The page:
ME Awareness Day-The Invisible Illness-Generations Photography-Norwich

Updated: Jan 9

Today marks ME Awareness Day and this is a subject which is very close to my heart. I still remember the day I got my ME diagnosis vividly, it was an extremely emotional time after being unwell for over 10 years to then suddenly being given a label to explain all of my symptoms. I am writing this Blog to raise awareness of this misunderstood and invisible illness, which makes sufferers often feel unrepresented and devalued.

Myalgic encephalomyelitis/chronic fatigue syndrome (ME/CFS)
The face behind the invisible illness

The best thing I have ever done for my own ME was changing my working routine to become self employed to set up my own business and open Generations Photography in 2018. Being a Photographer has allowed me to achieve a better work life balance, which in turn has helped to improve my own wellbeing which has helped to overall improve my ME. Being my own boss, allows me to set my own working hours, and take breaks when needed. I am able to space out my day, and take regular rest breaks when needed. I can pace myself and no longer have the stresses of being an employee with a complex illness to contend with.


What is ME?

ME stands for Myalgic Encephalomyelitis. The World Health Organisation (WHO) defines ME as a neurological condition. It is also sometimes referred to as CFS (Chronic Fatigue Syndrome) or PVFS (Post-Viral Fatigue Syndrome). ME is a complex and disabling disease with a wide range of symptoms.


What are the symptoms of ME?

ME is categorised by a range of different symptoms, again this is different for each person. Also some people develop more symptoms over time.

  • The main symptom is a feeling of excessive fatigue which is made worse after any activity

  • Pain-which can be in the muscles, joints or nerves

  • Cognitive issues e.g. difficulty concentrating / problems with short term memory

  • Sleep problems e.g. unfreshed sleep, lack of sleep, too much sleep

  • Flu like symptoms e.g. sore throat, fever, swollen glands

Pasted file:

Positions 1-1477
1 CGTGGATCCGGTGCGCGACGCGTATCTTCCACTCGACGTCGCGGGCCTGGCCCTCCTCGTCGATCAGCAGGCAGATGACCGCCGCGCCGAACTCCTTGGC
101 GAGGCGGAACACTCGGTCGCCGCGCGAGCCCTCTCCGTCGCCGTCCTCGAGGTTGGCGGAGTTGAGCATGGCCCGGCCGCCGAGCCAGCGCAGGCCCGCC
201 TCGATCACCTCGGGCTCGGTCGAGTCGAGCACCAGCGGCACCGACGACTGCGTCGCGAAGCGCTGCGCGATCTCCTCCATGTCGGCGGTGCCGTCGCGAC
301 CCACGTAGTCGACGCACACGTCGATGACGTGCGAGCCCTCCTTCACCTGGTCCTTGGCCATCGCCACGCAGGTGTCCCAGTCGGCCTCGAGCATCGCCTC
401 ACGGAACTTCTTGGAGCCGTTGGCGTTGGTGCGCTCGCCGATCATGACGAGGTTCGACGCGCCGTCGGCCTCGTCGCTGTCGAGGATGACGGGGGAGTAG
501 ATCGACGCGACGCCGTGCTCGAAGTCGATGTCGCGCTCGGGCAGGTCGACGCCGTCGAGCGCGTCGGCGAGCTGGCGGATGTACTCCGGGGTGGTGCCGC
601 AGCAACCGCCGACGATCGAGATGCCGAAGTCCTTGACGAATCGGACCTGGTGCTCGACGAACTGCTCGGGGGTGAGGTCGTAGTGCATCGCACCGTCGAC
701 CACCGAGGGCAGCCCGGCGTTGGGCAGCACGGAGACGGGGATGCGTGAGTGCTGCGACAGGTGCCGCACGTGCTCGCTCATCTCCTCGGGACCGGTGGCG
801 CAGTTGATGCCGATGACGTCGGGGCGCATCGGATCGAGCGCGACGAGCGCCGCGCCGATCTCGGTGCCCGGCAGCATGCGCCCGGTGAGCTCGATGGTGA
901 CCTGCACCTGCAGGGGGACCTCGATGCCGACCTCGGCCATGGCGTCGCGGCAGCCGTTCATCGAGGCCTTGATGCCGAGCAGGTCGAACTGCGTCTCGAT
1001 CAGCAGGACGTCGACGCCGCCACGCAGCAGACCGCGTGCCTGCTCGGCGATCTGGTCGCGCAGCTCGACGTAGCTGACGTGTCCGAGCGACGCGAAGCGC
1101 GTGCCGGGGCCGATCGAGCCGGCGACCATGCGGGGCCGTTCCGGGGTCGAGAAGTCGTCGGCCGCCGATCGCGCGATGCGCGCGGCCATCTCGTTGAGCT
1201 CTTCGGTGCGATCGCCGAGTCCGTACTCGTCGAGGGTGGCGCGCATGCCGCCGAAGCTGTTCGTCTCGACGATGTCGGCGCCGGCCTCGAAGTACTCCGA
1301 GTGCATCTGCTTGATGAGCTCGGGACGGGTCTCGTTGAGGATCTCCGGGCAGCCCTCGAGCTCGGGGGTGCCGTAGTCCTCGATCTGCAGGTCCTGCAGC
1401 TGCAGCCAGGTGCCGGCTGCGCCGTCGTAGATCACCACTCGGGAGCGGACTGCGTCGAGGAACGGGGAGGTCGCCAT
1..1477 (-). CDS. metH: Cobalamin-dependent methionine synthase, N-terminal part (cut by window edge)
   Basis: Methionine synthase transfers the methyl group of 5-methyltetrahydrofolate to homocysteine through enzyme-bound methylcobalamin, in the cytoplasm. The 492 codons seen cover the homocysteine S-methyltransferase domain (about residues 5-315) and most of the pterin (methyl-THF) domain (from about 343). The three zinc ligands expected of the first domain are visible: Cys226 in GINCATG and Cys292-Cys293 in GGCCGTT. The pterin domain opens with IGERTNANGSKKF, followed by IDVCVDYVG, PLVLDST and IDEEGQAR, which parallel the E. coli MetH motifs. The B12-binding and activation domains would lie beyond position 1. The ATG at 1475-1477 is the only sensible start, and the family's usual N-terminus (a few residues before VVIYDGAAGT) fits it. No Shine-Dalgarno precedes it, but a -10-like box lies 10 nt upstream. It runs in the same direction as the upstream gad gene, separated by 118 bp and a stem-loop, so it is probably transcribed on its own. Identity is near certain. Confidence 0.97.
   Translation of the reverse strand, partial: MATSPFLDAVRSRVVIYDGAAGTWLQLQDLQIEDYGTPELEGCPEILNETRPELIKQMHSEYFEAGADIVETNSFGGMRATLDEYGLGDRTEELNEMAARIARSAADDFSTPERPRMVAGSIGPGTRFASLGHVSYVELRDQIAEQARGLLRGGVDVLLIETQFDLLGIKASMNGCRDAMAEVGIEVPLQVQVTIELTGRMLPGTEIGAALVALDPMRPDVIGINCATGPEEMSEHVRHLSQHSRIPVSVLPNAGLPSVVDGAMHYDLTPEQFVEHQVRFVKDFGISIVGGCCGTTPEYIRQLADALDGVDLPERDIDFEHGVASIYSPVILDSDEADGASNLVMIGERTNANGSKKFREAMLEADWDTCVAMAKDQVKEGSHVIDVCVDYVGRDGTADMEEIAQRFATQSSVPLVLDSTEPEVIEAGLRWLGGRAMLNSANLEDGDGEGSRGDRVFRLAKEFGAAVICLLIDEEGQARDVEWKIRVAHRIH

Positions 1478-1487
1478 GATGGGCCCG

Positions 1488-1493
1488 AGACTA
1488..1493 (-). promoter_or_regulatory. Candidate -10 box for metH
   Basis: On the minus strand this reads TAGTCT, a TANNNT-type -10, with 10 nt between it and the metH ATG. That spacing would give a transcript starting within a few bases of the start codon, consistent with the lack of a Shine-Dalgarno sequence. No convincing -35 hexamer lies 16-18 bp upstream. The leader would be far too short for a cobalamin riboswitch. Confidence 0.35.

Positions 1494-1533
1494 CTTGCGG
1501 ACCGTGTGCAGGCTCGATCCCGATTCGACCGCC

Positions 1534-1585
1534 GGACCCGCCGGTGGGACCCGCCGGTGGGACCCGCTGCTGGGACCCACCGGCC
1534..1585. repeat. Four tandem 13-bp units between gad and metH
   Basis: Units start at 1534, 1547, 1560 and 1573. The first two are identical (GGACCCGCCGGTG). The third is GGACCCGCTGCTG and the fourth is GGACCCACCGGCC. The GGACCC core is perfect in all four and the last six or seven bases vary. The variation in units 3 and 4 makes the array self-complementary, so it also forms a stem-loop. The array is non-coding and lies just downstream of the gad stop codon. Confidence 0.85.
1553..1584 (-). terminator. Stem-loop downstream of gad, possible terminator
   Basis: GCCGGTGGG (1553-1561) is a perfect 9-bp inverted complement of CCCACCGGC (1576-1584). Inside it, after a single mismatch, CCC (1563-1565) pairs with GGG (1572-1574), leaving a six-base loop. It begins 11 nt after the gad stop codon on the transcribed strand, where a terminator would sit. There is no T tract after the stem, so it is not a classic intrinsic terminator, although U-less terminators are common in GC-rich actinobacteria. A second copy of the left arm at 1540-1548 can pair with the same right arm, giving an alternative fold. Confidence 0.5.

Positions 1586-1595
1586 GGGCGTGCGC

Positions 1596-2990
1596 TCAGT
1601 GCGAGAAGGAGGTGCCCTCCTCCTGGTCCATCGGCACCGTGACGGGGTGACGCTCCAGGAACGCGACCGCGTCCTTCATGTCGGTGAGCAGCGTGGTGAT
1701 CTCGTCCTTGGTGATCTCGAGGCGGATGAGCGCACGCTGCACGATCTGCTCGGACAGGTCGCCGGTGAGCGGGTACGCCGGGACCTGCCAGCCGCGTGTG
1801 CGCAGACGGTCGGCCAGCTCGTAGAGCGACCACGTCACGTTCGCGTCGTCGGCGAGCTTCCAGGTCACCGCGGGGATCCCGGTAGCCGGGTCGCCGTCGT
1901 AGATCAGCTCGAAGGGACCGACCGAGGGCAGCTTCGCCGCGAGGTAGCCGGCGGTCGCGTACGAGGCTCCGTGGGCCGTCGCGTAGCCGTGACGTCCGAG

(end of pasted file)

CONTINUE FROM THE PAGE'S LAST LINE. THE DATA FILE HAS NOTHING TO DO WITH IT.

• Digestive problems e.g. Irritable Bowel Syndrome, Cramping, Indigestion, Nausea

  • Sensitivity to light, sound and smell

  • Eye sight issues

  • Problems with body temperature control

  • Problems with blood pressure

  • Intolerances to certain foods / alcohol

This list is in no way exhaustive.


What can help your ME symptoms?

Sadly there is no current cue for ME. There are different medications and health treatments that can be explored for ME sufferers. Everyone's ME is different so what might work for one person, will not necessarily work for someone else. But I am going to share what helps my symptoms. these are only suggestions and consult your doctor before trying anything. I also take a number of vitamins, but again you would to consult medical advice on this.


To help with my foot pain I use the following:

-A foot spa with epsom salts

-A vibrating foot massager

-Hemp foot cream


To help with hand and wrist pain I use the following:

-Hemp hand cream

-Microwavable water bottle as heat helps my pain


In regards to alternative treatments I have found that Massage has helped me, along with Bowen Therapy. But as these both cost money, I am limited as to how often I can access these treatments. You can find out more about Bowen Therapy here.


What's it like to live with ME?


Every day is different, some days are extremely hard, whereas some days are better. I find the hardest part of the day for me is first thing in the morning. Its hard to explain, but when I wake up I often feel temporarily paralysed in bed, it takes a good 30 minutes to 1 hour before I can move my body enough to be able to get up due to the vast amount of pain I have in my legs, feet, arms, hands, neck and back, despite having just woken up. I find having a warm shower helps to awaken my body and makes it easier for me to move the different parts of my body.


In my experience the hardest part of living with ME is the reaction and attitude from other people. As its a condition that no one can see, the lack of belief of its realness and severity has been something I have experienced first hand, this has come from former employees, work colleagues, the health profession and even so called friends. What you learn quickly is who your real friends are. The most unbelievable experience I had with ME was the reaction I received from management at one of my previous jobs, I requested a meeting when I got my diagnosis to see how my work could help me with my newly diagnosed condition. However I did not get this, instead what happened I still find totally shocking, the manager said to me "when will you be over this so that you can do your job properly". This experience still haunts me now, and having received no support from this employer, it forced me to leave this job.


Having ME is a difficult path to be on and you can feel like no one truly understands you, unless they have it themselves. However the good news is that there are lots of supportive organisations out there who can provide guidance and support and they have members who actually have ME so they understand the struggles first hand.


Sources of Advice and Support for ME Sufferers

There are also some online Facebook Groups as well which can be beneficial to join to talk to others and share experiences with others in the same situation as you:

-M.E / Chronic Fatigue Syndrome UK

-M.E. / C.F.S. / Fibro Support Group for sufferers & carers


If you have ME remember you are never alone, as there are lots of other people out there having the same feelings and experience as you and are also living with this complex condition.


Written by G.Hampton 11/05/2021 Copyright © 2021 by Generations Photography